Pillar Point: Pillar Point [Album Review]

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pillar-pointPillar Point
Pillar Point
Polyvinyl Records [2014]

Fire Note Says: An unexpected electro-pop debut from Scott Reitherman’s new name plate.

Album Review: When Scott Reitherman formed Throw Me The Statue in 2005 the indie music landscape was still awash with guitar-driven acts. The internet promised that any aspiring artist with a good sound and a memorable name could get instant recognition. You remember those early days of mp3 music blogs. If you were like me you also remember scouring those sites for free downloads and were probably intrigued by bands with silly names like Someone Still Loves You Boris Yeltin and Say Hi To Your Mom. And Throw Me The Statue. After two decent LP’s for Secretly Canadian, Reitherman unceremoniously retired the Statue name and, after a long hiatus, has now returned with an 808 and synthesizer-heavy piece of electronica that both satisfies and frustrates.

That there is nothing new or original in this latest venture need not discourage. Reitherman has never been a visionary. His old band could have been Voxtrot or What Made Milwaukee Famous – in other words, a lot of those mid-aughts indie bands were fairly interchangeable in the way they went about their business. What Reitherman always did do well was write songs and this Depeche Mode aping style indeed suits that strength to a tee. Gone are the fuzzed-out guitars and squiggly rhythms. In their place are psuedo-dance beats and keyboard flutters. Opener “Diamond Mine” unfurls with the IMAX-sized sound M83 has perfected. “Eyeballs” recalls Hot Chip in a dark mood. Next Up “Cherry” has the lazy Sunday afternoon feel of Washed Out’s latest. But unlike those artists, Pillar Point seems to be coming to the party in a rotten, depressed mood. Though the vocabulary is EDM, the attitude is almost gothic black. The pall cast over these songs is at times stifling and unforgiving. It is this division between words and music that drove Reitherman to attempt recording an album like this. For the first half of the record it actually works.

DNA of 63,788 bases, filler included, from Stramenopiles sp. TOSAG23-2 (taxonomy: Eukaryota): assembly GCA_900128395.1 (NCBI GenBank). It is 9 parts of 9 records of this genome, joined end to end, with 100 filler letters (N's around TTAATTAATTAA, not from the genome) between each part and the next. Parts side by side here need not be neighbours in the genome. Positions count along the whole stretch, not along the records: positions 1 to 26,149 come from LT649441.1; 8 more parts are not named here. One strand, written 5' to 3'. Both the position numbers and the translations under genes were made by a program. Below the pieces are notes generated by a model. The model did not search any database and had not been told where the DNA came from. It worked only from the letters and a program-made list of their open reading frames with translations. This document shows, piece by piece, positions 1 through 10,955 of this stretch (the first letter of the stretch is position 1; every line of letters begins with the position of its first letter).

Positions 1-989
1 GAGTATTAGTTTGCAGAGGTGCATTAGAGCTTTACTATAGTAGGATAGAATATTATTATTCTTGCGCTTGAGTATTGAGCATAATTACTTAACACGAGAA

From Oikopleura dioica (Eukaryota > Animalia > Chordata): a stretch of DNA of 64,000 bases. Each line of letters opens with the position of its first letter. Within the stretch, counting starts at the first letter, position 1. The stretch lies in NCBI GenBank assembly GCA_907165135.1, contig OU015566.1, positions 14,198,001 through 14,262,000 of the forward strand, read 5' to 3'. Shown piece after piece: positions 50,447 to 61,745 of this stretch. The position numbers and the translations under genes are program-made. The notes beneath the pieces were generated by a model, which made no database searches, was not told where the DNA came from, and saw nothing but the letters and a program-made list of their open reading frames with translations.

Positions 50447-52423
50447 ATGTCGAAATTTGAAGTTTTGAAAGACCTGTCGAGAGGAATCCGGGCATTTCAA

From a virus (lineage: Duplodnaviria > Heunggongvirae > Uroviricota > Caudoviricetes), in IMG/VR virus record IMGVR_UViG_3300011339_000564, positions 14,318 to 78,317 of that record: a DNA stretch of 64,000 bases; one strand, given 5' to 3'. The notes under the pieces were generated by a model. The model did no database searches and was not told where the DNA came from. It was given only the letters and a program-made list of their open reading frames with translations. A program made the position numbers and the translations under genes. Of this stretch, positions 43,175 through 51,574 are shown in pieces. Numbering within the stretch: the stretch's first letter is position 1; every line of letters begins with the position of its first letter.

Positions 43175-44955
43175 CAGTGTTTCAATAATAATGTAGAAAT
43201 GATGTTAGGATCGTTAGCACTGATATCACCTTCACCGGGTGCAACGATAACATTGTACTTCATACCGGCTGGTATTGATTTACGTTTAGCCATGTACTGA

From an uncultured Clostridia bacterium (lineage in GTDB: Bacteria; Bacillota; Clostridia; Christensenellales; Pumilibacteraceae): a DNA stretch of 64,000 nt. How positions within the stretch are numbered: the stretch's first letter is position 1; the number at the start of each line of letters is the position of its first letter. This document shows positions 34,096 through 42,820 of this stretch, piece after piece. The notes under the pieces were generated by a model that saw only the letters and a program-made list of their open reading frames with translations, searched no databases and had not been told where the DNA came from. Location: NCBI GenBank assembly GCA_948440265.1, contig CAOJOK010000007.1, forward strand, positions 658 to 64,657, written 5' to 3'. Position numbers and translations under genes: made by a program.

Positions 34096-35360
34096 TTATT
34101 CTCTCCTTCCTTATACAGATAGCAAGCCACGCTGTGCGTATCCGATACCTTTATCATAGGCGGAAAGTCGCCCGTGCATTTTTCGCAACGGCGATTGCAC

pillar point_credit scott everett
With the exception of the strong closing track “Echoes,” the second half of Pillar Point suffers from sameness and a lack of solid vocal melodies. By discarding the guitar entirely, Reitherman loses the opportunity to round out the atmospherics with warmer tones. If the idea was to make human the whole electro-pop thing then I would have thought that additional instrumentation might be employed. But no, he remains commited to the synthesizer – for better or worse. Long time collaberator Charlie Smith (who was a part of Throw Me The Statue’s full band incarnation) does an admirable job in keeping the songs buoyant even as they want to collapse under their own weight.

Ultimately, it would have been great to hear some faint echoes of Reitherman’s indie-rock past inserted into these songs. A little guitar or real drums could have provided contrast and depth to an album scarce in both. But the idea of Pillar Point is a strong one: give a really good song writer a platform upon which his songs can shine through unabated. There is no place to hide, nowhere to run to when it’s just a man and his machines. All the hurt and disappointment that fuels Reitherman’s tunes has nothing else to bounce off of – except, of course, the listener. And that is where Pillar Point achieves its greatest triumph.

Key Tracks: “Eyeballs”, “Diamond Mine”, “Echoes”

Artists With Similar Fire: M83 / Hot Chip / Washed Out

Pillar Point Website
Pillar Point Facebook
Polyvinyl Records

-Reviewed by Scot Lade

Scot Lade
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